Basics of Emergency Fund

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An emergency fund is a stash of money set aside to cover the financial surprises life throws your way. These unexpected events can be stressful and costly.

We don’t have to re-invent the wheel by defining what is “emergency”. Everyone understands it.  In simple words, it is occurrence of an unexpected event with adverse impact on our otherwise smooth life.  Such event could be a severe accident, sudden death, unexpected serious illness, physical disability, loss of job with resultant financial uncertainty.  When life presents an emergency, it threatens our financial well-being and causes stress. Any of these can stretch the generosity and finances of families. Each of us will tackle such ‘emergency’ in his / her own way and will definitely tide over it with passage of time.  May be, sometime one just reconcile to a certain kind of ‘emergency’ which comes as ‘fait accompali’.

Nevertheless, it is always prudent to be in readiness, to the extent possible, even for those uncertain events, severity and timing of which we are not able to gauge or assess accurately.  In ‘emergency’ situation, our readiness and ability to address it at least in the initial phase, gives us a lot of confidence towards its ultimate resolution.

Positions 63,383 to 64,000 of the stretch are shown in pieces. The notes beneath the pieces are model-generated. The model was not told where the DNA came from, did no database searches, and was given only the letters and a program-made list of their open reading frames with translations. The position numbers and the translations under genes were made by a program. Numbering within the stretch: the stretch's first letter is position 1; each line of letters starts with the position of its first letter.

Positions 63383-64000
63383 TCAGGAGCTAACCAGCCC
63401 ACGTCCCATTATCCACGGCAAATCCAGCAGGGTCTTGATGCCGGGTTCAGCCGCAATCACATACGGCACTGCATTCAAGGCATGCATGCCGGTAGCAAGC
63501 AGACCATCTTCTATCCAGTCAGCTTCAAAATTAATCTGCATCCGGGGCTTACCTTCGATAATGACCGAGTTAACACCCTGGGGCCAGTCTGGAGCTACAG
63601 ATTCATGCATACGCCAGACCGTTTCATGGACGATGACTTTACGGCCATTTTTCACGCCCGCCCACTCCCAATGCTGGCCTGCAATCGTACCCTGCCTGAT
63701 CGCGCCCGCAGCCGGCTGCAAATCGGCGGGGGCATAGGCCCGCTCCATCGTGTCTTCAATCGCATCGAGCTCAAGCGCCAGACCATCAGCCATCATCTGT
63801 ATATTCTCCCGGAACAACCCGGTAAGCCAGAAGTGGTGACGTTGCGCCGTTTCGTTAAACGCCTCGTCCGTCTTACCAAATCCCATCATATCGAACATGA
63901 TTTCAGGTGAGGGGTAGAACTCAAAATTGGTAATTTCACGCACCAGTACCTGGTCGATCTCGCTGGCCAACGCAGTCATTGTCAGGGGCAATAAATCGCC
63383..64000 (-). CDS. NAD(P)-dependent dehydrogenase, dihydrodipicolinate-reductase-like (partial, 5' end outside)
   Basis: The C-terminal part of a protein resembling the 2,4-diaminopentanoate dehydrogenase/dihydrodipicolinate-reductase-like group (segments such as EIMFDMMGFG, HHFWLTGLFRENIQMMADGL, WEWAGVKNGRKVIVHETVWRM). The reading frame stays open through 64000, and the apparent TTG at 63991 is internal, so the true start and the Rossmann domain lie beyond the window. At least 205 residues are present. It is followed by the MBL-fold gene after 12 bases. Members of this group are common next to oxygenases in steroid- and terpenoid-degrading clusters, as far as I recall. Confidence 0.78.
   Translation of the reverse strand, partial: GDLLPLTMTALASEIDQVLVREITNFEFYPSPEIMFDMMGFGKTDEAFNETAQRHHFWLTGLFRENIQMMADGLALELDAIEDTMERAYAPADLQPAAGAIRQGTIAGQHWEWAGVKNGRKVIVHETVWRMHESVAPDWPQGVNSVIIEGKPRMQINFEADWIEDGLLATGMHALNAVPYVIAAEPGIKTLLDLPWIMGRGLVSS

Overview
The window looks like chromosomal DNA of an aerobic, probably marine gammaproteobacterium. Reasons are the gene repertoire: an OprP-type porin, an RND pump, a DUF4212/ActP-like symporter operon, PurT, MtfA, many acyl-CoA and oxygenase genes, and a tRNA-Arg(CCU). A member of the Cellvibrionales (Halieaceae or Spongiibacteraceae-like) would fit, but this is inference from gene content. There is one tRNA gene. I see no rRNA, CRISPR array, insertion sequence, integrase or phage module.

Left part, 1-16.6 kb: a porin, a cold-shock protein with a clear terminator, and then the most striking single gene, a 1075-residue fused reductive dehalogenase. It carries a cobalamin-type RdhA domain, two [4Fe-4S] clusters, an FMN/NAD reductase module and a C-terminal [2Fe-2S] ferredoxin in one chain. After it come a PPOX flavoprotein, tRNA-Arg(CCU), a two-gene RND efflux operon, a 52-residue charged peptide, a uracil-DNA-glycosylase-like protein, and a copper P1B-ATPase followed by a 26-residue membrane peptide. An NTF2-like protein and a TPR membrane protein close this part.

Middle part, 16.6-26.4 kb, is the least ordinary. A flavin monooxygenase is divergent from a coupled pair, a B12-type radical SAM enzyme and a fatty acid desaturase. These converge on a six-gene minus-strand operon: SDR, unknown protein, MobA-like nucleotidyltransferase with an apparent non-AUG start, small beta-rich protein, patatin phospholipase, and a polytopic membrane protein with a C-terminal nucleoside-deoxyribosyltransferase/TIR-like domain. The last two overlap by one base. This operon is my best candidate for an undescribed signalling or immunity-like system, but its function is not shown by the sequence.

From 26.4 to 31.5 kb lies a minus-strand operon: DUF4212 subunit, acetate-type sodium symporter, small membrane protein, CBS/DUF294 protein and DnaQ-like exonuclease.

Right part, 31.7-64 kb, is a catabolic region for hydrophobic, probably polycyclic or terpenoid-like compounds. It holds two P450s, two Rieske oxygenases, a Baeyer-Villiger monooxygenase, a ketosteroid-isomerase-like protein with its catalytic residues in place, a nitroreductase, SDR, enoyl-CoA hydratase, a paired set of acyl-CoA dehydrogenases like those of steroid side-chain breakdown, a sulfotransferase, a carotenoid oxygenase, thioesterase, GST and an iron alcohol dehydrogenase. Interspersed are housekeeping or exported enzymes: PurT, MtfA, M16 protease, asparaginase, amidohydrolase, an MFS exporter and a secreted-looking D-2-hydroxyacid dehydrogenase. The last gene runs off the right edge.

When life throws nasty financial surprises your way, have a Plan B ready. An adequate emergency fund can help you tide over the crisis. That is the contingency fund we may have to build for our own happiness

Now find out how big a contingency fund should you have. This question will have to be answered by each one of us in our own way, though there are broad criteria.  In today’s uncertain job market, a lay off can lead to months of unemployment. But anyone with a stable and secured job need not worry too much on this count. On the other hand, Stars, artists and sportspeople typically have very short career spans and irregular income levels and thus would need to factor these to work out the quantum of emergency fund as well as in their overall financial planning. Similarly, one would need to take into account the quantum of EMIs for existing debt servicing as well Insurance premium already contracted.  Besides, if there are certain known regular medical expenses (for an existing chronic illness of any family member).  Lastly, the number of earning members in one’s family as also the number of dependent family members and overall household expense, will all determine the extent of emergency fund which anyone would need to keep aside.

The thumb rule is to keep aside 3 to 6 months of basic life expense and payments.  It is generally experienced that during this period of an emergency situation, a viable alternative is worked out to bring the life back on rails.